Q&A  | 

8M: Verónica Peinado, women take us to Mars

"I believe that diversity is key in all fields of research".

Tags: 'Día Internacional de la Mujer' 'Marte' 'MEDA' 'Perseverance' 'Verónica Peinado'


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Equality takes us to Mars: Digital Future Society wants to pay tribute to the great contribution of women to the field of technology through the work of Verónica Peinado, (Azuqueca de Henares, Guadalajara, 07/24/1982). The Spaniard is Chief of Operations and responsible for the flight software of MEDA, the weather station aboard the Perseverance rover that arrived on Mars on February 18.

Developed at the Spanish Astrobiology Center (CAB), associated with the NASA Astrobiology Program, MEDA will allow us to know what the atmosphere of Mars is like, "the pattern of winds, water vapor, aerosols, ... and Martian dust, which plays a very important role in the planet's atmosphere", says Peinado.

She is also part of the software and operations team for other NASA instruments on Mars: REMS aboard Curiosity or TWINS aboard Insight.

You are part of the team in charge of developing and operating MEDA (Mars Environmental Dynamics Analyzer), the environmental station housed in the Perseverance rover that arrived at Mars on February 18. What will we be able to find out through MEDA?

MEDA will focus on studying the atmosphere of Mars, like our previous REMS and TWINS apparatus, allowing us to better understand the patterns of winds, water vapor, aerosols,… and Martian dust, which plays a very important role in the planet’s atmosphere.

For this, MEDA will measure temperature, pressure, relative humidity, IR, visible and UV radiation, the speed and direction of winds, the energy balance, it will study clouds and aerosols. All this will be of special importance to not only understand what Mars is like today and to complement further research conducted through Perseverance, but also for future manned missions.

How did you feel when Perseverance touched ground on Mars?

Well, my experience of the landing was a bit different from what I had expected: our workin shift started before Perseverance arrived on Mars, so I was working and doing it from home since I was quarantined for COVID.

But still I was able to follow my colleagues’ broadcast from the Astrobiology Center and I certainly felt emotional. And as soon as we landed, the nerves kicked in, because that’s the moment when we are really going to see if everything we have done these years works as expected and we can get to know Mars better (looks like it’s going to be that way, so we are very happy).



What kind of personal commitment does this all require?

It demands a lot of dedication. The project lasts many years, with different phases, and in each of these phases the dedication changes depending on the work group.

But, as far as operating the instruments is concerned -which is what will start now that Perseverance has arrived at Mars-, it consists on deciding and transmiting the tasks that we want the rover to perform the next day, and downloading the data of the previous day’s activities to know if everything went well or we have any restrictions.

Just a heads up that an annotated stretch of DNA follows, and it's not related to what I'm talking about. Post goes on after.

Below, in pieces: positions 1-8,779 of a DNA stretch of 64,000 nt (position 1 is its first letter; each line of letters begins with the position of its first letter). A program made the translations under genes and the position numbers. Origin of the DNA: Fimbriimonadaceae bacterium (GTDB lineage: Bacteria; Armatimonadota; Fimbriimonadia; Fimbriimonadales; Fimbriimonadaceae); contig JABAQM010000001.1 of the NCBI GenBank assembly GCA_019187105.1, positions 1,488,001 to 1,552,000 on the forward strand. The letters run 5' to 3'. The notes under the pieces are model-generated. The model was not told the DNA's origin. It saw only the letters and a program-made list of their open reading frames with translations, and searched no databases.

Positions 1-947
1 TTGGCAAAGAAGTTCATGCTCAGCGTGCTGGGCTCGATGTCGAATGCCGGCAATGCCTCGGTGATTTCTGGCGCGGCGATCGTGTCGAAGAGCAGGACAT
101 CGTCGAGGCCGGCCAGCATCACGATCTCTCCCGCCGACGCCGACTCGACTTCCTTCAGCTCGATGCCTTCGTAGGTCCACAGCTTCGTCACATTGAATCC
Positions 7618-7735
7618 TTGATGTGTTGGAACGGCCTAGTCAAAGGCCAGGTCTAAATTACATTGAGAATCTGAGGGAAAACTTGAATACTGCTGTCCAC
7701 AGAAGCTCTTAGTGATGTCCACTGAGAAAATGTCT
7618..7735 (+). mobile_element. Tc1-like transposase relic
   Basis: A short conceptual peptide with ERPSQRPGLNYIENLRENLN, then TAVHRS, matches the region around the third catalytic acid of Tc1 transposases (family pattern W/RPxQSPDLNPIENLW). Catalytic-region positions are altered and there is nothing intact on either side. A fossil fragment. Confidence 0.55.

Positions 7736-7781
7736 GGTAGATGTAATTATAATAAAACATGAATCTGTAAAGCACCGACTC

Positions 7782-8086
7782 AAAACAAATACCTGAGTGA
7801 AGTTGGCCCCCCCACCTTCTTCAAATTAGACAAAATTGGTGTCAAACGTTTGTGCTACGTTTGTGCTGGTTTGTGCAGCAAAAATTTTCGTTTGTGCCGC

This means that we need operators to analyze the incoming data and other operators that send those tasks to be carried out. During the first 3 months this is done every day in ‘Martian’ time, that is, the shift begins when the data arrives and that time changes from day to day, which means that the shift can start at any time of the day or the night, and can last up to 12 hours. Then it goes to earth time, but California time, which is where the JPL (Jet Propulsion Laboratory) is based, so for us it is in the afternoon / evening.

And after a few more months we stop working on the weekends. This, together with the fact that the operation can take a long time -e.g. the REMS operation (aboard Curiosity) began in 2012 and we are still operating the instruments- I think gives an idea of ​​how hard it is to reconcile this work with personal life and other work obligations.

Are there many women in your field of research?

To be honest I was possitively surprised by the number of women in the missions we are involved in, both in the team leading the mission from JPL (Jet Propulsion Laboratory) as well as in other teams and of course in our own group.

But even so, the number of women is still lower than that of men.



Following a report by the OECD (Organization for Economic Cooperation and Development) in 2019, “inventions arising from gender mixed teams have a greater reach and impact from a technological point of view”. What does your experience tell you in this regard?

I believe that diversity is key in all fields and different points of view help projects embrace a global vision, which helps to detect weaknesses and errors that could otherwise be overlooked.

And in the same way, diversity allows different ideas regarding solutions and improvements.


Do you think there's a need for an ethical framework in the field of space scientific research?

Of course, every working field needs an ethical framework, and even more so when we talk about exploring and reaching other planets.

It has become obvious, for example, regarding planetary protection: we must be careful with what is taken to other planets, not everything is valid because there is no one there to put limits. And this will become much more important with manned missions.

What are your thoughts about the International Women's Day?

To be honest I feel really lucky both from a personal, family and working point of view, although sometimes it is very difficult to reconcile these three aspects. What I wish for is that all women could feel the same, feel fullfiled and would not have to give anything up.